BDD is a subclass of TDD, and is more similar to ATDD (Acceptance Test Driven Development), where…
Eric Elliott

The BDD cycle is two parts. Start with a BDD-style test. Move down to lower-level tests. The lower-level tests make the BDD test pass. That’s the cycle and it works very well.

Lower-level tests have a different focus than the higher level BDD tests. They test more of the implementation details where yes, you could start the BDD tests outside-in say starting with a React component is where you’d start your BDD-style tests, then you’d move down to lower-level backend TDD tests then back around to see your BDD test pass.

Testing happy paths via integration tests is different then unit testing React components. Sure you may have a casper test (which is an -integration test, not unit test-) that tests a happy path for example that also might look for the same thing your react component test is testing but that’s fine, because both tests are serving different scope of testing and different kinds of testing. Unit vs. integration are completely different.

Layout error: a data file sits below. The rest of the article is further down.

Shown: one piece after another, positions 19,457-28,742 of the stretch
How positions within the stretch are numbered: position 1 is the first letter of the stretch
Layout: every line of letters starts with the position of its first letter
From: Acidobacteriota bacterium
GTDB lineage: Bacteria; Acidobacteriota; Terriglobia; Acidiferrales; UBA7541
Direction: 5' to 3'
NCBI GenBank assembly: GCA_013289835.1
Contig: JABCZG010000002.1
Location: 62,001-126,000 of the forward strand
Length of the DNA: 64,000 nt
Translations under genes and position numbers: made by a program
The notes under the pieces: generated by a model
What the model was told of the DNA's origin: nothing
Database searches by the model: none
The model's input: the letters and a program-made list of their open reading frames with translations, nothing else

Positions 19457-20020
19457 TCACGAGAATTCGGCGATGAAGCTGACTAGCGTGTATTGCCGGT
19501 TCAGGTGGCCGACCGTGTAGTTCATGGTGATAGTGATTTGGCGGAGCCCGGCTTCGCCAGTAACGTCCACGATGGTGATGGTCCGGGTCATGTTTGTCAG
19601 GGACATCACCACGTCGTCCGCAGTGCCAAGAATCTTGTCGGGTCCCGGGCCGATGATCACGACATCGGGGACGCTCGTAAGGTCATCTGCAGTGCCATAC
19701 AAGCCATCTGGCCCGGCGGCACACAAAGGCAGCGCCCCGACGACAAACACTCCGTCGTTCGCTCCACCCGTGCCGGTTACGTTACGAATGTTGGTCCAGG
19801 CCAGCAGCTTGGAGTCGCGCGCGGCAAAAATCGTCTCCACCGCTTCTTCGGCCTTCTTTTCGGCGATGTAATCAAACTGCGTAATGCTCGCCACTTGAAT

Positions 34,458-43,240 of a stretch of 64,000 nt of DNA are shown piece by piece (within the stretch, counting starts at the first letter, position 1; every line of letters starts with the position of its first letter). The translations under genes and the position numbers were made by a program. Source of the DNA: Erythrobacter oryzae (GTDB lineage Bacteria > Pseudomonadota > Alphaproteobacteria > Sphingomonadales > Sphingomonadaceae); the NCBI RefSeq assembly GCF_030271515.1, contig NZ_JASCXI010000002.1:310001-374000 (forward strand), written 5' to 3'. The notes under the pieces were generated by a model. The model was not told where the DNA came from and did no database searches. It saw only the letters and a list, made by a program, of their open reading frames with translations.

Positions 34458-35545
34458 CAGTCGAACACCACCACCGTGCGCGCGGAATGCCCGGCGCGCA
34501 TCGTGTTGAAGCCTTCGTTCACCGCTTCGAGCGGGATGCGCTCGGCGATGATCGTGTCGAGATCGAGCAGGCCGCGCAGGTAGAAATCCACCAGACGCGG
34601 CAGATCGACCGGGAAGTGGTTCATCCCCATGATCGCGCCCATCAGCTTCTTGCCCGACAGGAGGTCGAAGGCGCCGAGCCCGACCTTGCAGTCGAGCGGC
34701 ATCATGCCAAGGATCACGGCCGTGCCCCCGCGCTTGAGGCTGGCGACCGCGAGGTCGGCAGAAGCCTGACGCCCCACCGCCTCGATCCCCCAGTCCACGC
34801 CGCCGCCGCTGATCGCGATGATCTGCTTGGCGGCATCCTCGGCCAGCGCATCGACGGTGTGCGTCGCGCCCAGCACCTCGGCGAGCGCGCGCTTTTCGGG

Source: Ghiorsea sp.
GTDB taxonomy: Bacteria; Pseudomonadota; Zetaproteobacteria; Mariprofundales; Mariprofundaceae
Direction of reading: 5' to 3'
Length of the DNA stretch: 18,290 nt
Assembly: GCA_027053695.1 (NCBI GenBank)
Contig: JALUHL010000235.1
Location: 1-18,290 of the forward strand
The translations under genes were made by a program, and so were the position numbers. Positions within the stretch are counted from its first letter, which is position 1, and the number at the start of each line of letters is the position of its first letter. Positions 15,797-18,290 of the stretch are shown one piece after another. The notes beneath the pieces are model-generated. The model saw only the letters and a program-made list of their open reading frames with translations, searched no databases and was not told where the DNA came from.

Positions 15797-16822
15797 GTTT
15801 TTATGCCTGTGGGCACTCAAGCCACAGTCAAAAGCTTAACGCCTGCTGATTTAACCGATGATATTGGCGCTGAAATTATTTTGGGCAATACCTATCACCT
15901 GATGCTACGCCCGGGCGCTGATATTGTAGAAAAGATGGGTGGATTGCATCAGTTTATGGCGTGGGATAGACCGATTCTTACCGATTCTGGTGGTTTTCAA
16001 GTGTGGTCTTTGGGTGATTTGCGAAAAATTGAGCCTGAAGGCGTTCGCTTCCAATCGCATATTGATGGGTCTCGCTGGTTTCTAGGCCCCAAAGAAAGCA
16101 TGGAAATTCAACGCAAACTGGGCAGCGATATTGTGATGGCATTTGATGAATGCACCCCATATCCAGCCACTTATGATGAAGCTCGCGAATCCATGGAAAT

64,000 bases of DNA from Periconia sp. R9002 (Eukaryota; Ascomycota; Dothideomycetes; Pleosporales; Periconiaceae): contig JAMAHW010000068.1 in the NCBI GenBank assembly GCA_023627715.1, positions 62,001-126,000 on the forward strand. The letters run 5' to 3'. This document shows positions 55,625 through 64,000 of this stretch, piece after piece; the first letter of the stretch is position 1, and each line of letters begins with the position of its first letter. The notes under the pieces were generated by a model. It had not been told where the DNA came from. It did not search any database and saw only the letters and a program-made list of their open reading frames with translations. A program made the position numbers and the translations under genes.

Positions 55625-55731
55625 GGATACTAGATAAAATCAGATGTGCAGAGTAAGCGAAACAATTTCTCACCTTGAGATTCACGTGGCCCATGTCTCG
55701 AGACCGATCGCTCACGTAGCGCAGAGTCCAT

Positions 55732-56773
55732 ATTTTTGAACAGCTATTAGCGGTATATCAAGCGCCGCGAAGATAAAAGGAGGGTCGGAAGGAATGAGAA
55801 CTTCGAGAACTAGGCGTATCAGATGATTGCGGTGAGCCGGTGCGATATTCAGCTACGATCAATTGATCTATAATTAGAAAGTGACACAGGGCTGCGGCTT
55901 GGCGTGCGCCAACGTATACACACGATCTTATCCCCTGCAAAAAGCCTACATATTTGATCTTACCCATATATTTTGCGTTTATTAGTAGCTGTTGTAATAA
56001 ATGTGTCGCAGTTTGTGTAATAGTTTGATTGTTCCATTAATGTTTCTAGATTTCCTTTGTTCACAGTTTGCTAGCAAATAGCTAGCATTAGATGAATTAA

it('renders company name', () => {
const job = {id: 0, company: { name: ""}},
name = shallow(<Item job={job}/>).find('.ft-company-name').at(1).text();


That’s a react component test. Sure maybe you have a casper test that checks for a happy path and just happens to need a similar test that looks to see if company name was rendered. There’s nothing wrong with that. Unit tests serve a different purpose, they’re not testing happy paths.

I’ve found a very nice flow with my React components and my BDD flow.

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